I lived in NYC for 25 of my adult years, and I have to agree with Magiver. It seems that you are living in some sort of romantic fantasy, and are totally unaware of what it’s really like to live in New York. But I’ll tell you what I always tell people: New York can be the most wonderful place in the world if you’re young (especially if you’re in the arts) or if you’re rich. If you’re not so young and not so rich it can be hell. An exciting hell, but still hell.

And by all means go for a visit. But bear in mind that actually living there is very different from visiting. And if you really want a dose of reality . . . go there in midwinter when there’s two feet of snow, and you have walk your dog or shlep by foot to the supermarket . . . or go in mid-summer when temps are over 100, and there’s no AC because of a brownout.

But in spite of everything . . . I do miss living there. The city has so damn much to offer. But please be realistic about it.

walking!? WALKING!? The horrors! faints

Jeez, did a bus kill your mother or something? Sure, buses suck - New Yorkers hate the bus with a passion, its like a civic religion - but it is rarely the only or best choice for transportation. I hate to break it to you, but subways are not affected by car traffic, and you wait for them underground (they are actually far more unpleasant in the summer than the winter).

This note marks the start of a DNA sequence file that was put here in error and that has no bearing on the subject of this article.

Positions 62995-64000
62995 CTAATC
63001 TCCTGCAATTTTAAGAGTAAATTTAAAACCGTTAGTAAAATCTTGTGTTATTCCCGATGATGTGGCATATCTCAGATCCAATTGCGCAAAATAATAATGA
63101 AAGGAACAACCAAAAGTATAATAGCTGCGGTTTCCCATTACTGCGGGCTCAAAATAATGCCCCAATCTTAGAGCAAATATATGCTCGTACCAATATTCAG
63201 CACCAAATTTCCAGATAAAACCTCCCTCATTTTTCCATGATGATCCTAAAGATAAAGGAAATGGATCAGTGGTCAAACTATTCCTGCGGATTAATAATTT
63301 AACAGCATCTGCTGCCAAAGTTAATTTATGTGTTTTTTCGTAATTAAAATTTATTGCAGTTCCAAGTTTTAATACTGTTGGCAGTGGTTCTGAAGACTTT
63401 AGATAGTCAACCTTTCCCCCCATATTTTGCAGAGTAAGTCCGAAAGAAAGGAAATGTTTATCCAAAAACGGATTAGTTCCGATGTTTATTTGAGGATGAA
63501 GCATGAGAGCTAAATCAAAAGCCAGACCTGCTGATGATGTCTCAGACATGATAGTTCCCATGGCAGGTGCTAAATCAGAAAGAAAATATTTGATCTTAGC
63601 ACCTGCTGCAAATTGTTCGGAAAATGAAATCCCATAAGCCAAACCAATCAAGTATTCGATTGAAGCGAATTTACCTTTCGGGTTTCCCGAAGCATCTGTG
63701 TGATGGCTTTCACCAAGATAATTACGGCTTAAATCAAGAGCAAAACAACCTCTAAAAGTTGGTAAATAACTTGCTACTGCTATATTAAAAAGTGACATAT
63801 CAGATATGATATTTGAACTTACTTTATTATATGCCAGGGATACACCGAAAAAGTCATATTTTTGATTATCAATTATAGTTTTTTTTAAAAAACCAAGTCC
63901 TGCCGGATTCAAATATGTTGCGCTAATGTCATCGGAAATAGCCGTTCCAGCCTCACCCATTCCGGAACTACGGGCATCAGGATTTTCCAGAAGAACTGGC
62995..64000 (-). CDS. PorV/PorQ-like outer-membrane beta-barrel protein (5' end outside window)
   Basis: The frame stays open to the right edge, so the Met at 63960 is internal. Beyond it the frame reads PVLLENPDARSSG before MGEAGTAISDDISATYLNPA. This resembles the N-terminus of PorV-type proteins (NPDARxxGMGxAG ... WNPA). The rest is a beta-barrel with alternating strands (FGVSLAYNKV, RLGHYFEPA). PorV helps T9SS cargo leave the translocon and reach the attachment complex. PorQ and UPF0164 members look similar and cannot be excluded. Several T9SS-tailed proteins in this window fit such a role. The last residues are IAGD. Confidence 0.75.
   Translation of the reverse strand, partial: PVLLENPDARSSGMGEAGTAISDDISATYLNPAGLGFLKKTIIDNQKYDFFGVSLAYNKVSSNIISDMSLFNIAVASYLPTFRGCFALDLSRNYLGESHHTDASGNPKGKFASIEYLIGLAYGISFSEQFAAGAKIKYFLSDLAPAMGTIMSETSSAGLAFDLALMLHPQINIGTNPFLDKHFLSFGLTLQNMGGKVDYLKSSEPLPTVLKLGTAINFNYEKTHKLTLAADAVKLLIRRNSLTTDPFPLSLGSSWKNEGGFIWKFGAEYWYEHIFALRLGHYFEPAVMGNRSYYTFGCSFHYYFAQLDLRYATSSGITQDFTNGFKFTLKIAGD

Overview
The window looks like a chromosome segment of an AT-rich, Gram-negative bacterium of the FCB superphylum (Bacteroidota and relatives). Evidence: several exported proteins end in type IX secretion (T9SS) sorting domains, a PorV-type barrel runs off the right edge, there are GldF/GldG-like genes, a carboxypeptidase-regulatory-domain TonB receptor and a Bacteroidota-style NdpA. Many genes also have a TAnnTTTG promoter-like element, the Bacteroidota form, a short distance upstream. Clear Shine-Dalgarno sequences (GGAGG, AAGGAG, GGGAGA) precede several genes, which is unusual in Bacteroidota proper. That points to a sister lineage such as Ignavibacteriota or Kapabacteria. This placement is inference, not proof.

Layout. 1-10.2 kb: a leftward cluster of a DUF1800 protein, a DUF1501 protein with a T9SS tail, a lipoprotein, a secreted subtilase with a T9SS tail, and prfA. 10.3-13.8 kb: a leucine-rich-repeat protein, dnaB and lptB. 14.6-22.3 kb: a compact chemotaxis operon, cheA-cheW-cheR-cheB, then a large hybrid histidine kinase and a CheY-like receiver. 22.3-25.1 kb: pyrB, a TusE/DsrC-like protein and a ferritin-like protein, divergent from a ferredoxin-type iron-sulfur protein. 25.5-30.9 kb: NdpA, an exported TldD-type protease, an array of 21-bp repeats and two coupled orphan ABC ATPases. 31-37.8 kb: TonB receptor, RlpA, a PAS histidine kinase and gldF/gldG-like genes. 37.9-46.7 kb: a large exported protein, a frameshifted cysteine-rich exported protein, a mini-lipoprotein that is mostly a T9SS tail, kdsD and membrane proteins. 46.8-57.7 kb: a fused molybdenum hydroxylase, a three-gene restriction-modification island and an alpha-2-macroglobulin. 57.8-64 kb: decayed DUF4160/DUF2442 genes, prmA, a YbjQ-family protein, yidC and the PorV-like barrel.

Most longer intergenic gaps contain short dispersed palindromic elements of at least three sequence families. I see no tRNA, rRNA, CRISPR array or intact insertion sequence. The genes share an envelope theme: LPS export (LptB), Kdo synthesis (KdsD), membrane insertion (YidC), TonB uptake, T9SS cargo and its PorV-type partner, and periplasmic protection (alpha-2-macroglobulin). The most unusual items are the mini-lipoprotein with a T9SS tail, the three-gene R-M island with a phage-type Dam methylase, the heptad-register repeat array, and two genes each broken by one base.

Yes, consider how awful it would be if your son became both patient and self-reliant.

Except for the part where you can WALK to school, friends houses and grocery shopping, plus, absolutely everything in New York delivers.

I’ll agree with others that you should visit first (preferably for a couple weeks, if possible), and make SURE you’ll be able to get a job. If both of those things work well, I say go for it. If it’s your dream, you’re going to regret not giving it a try, and it will be easier to move while your son is young rather than a few years from now when he’s a teenager. So…try it!

I must say I’m not much of a fan of New York (and I’m pretty young and in the arts, though I’m not rich…), but a lot of people here really love it, and maybe you will, too. I will say, New Yorkers seem to have this exaggerated sense of how “difficult” it is to live in New York, but I think it’s mostly nonsense. Frankly, IMHO New York is a whole lot easier to live in than a lot of the rest of the country: good transportation system, versatile economy…you might find it easier than Tucson! The only thing that makes it difficult is how expensive everything is.